The irony of the detractor movement lies with the attempt to cut off access to capital for the groups best suited to execute the energy transition. Entities that exclusively focus on immediate fossil fuel elimination can be conceptualized as a “sledgehammer”. While energy companies have not been the most responsible stewards of capital historically, basing a proposed strategy on idealism is counterproductive.
The only way to execute the energy transition is through disciplined technological innovation over time, which requires vast amounts of capital. Competing in a decarbonizing world while simultaneously showcasing capital discipline is required to access long-term capital. “Sledgehammers” choose to focus exclusively on virtue signaling, while “bridge builders” attempt to match non-fundamental trends with financial characteristics to better understand risk.
Construct and align your narrative and disclosures in accordance with the “bridge builders” mentality. Investment exists on one island while energy endures on another – the bridge that connects them is a quantifiable data infrastructure that tracks progress. Simply put, to engage these investors, companies must be able to provide quantitative support, i.e., baselining, measurement, and benchmarking. There is an opportunity to access larger pools of capital by educating the “bridge builders” without acquiescing to the sledgehammers.
Relying on anecdotes, superlatives, and qualitative disclosures will no longer appease external stakeholders. As the greenwashing risk becomes a regulatory focal point, validation in the form of supporting data will be expected. The SEC has identified climate risks as a priority and pledged to require companies to be more transparent about their social and environmental disclosures. The agency has consistently stated that it plans to propose rules that mandate certain disclosures, such as carbon emissions, to help investors assess climate risks across many different businesses. As a result, asset managers will be forced to validate these disclosures.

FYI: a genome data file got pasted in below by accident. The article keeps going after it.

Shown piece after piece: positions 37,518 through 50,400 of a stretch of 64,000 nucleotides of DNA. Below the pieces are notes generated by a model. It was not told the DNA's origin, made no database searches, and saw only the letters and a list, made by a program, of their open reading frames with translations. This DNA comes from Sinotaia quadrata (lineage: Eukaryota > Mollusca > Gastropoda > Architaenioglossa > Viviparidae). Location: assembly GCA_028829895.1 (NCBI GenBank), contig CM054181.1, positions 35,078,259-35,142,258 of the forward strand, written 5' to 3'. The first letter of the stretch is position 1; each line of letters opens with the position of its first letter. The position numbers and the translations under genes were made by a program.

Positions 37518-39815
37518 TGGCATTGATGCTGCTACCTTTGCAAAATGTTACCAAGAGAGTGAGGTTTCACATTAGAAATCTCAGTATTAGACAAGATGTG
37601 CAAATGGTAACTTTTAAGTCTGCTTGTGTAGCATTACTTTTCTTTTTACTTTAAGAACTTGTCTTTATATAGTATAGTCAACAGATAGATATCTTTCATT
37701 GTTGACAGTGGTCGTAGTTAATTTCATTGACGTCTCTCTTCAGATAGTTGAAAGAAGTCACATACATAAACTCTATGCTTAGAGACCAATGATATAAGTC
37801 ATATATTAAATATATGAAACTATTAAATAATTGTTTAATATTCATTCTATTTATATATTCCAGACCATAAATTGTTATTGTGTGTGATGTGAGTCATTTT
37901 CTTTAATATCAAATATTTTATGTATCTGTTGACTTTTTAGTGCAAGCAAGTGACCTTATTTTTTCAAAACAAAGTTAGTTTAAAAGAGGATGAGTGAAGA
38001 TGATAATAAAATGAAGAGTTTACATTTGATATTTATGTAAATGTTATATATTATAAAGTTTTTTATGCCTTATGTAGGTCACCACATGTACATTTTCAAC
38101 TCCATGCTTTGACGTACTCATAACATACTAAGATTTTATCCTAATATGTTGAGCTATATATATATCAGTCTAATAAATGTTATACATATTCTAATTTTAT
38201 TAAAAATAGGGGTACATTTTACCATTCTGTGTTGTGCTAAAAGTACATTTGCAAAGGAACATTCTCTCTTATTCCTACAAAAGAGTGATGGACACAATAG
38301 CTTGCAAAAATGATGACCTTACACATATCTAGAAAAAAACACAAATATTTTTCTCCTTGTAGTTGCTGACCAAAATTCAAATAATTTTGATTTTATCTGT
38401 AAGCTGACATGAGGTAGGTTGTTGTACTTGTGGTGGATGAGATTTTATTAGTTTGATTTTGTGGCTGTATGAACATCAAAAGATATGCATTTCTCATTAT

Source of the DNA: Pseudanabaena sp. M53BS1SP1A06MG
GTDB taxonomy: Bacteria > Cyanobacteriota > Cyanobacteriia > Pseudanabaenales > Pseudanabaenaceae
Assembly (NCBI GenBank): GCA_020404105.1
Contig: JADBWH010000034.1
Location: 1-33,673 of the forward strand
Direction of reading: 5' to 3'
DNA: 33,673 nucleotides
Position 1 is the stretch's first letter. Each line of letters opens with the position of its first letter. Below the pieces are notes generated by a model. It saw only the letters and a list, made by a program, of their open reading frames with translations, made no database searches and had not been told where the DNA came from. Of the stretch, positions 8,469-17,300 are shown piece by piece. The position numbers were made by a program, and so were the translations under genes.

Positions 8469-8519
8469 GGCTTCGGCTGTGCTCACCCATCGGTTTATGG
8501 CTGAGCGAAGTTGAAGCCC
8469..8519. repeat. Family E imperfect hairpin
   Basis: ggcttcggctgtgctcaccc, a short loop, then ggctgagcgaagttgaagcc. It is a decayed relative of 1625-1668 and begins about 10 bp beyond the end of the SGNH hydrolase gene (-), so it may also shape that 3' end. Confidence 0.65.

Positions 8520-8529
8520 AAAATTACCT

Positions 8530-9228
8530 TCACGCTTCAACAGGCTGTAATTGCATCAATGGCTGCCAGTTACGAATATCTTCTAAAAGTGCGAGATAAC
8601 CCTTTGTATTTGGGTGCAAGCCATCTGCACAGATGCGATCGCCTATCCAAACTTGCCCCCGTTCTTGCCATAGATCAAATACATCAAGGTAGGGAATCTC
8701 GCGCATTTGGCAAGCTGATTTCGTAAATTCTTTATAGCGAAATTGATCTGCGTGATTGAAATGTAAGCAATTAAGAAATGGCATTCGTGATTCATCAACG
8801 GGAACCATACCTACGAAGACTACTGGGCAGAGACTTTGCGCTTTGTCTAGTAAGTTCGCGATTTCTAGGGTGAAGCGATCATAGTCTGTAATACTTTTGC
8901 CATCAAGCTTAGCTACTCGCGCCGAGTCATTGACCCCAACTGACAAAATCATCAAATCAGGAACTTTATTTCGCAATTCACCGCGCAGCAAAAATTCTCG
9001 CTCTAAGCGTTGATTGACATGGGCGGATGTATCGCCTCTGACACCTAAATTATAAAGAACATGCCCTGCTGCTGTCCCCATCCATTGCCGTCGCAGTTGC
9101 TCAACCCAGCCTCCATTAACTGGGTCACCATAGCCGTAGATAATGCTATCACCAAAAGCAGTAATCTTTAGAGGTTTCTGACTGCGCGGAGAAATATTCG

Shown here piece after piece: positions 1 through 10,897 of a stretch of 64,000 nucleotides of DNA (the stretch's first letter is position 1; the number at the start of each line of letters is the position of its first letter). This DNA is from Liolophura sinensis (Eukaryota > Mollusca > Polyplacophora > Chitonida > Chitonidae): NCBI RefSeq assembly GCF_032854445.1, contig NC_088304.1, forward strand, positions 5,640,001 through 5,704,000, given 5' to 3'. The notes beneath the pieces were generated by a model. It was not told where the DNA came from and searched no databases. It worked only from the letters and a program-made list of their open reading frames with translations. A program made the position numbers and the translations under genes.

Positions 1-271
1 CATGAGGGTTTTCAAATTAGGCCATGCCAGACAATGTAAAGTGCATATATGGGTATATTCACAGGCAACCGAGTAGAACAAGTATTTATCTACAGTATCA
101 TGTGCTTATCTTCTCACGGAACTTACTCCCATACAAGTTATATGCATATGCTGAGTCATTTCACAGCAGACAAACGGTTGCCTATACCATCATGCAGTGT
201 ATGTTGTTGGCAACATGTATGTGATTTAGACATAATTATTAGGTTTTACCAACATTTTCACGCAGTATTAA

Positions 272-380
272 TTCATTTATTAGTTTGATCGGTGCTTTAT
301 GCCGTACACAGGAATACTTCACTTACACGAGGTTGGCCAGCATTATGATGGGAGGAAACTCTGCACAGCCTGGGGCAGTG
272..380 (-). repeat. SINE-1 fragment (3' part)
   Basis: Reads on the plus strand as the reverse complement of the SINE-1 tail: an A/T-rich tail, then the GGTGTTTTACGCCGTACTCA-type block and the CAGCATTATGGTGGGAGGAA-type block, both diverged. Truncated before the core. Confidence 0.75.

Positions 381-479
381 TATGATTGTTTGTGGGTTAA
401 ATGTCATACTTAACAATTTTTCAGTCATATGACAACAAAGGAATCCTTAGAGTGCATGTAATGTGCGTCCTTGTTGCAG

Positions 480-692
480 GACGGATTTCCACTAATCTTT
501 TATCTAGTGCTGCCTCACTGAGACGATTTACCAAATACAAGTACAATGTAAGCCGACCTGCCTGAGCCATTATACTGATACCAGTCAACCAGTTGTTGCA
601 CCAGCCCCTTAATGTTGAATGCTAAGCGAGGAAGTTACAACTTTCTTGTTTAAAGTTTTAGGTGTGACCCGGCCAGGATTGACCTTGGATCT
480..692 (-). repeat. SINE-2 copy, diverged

An ESG story is not decision-useful unless it meets a distinct disclosure standard. The underlying business model does not singularly determine investability based on ESG. Effective messaging and disclosure institutes an approach that is both sector and framework agnostic. The key frustration plaguing framework reliance is that frameworks were built from the top down. Bottom-up analysis is required to differentiate disclosure and convey economic reality. In practice, metrics indicated for other industries will apply to the competitive differentiators of a business. This means companies must be not only framework agnostic but provide disclosure that transcends sector. It also means the utility of sustainability reports centers on a due diligence review as opposed to a marketing document.
The goalposts of ESG evaluation are continually shifting. Taking a step forward only to take two steps back has burdened all sectors for the last five years. An effective ESG strategy is founded upon the ability to be agile as opposed to starting from the bottom with each change. In other words, ESG is a data management exercise requiring a disciplined infrastructure. Just as with building a house, the foundation must be set before the roof. Disclosure and data expectations progress with the growth of the business and industry. Falling behind the evolution in ESG data and disclosure will significantly restrict access to capital. To maintain and expand access to capital, companies must plan for ESG reporting to be an annual consideration, similar to financial reporting. And like financial reporting, consistency and proactive messaging are critical.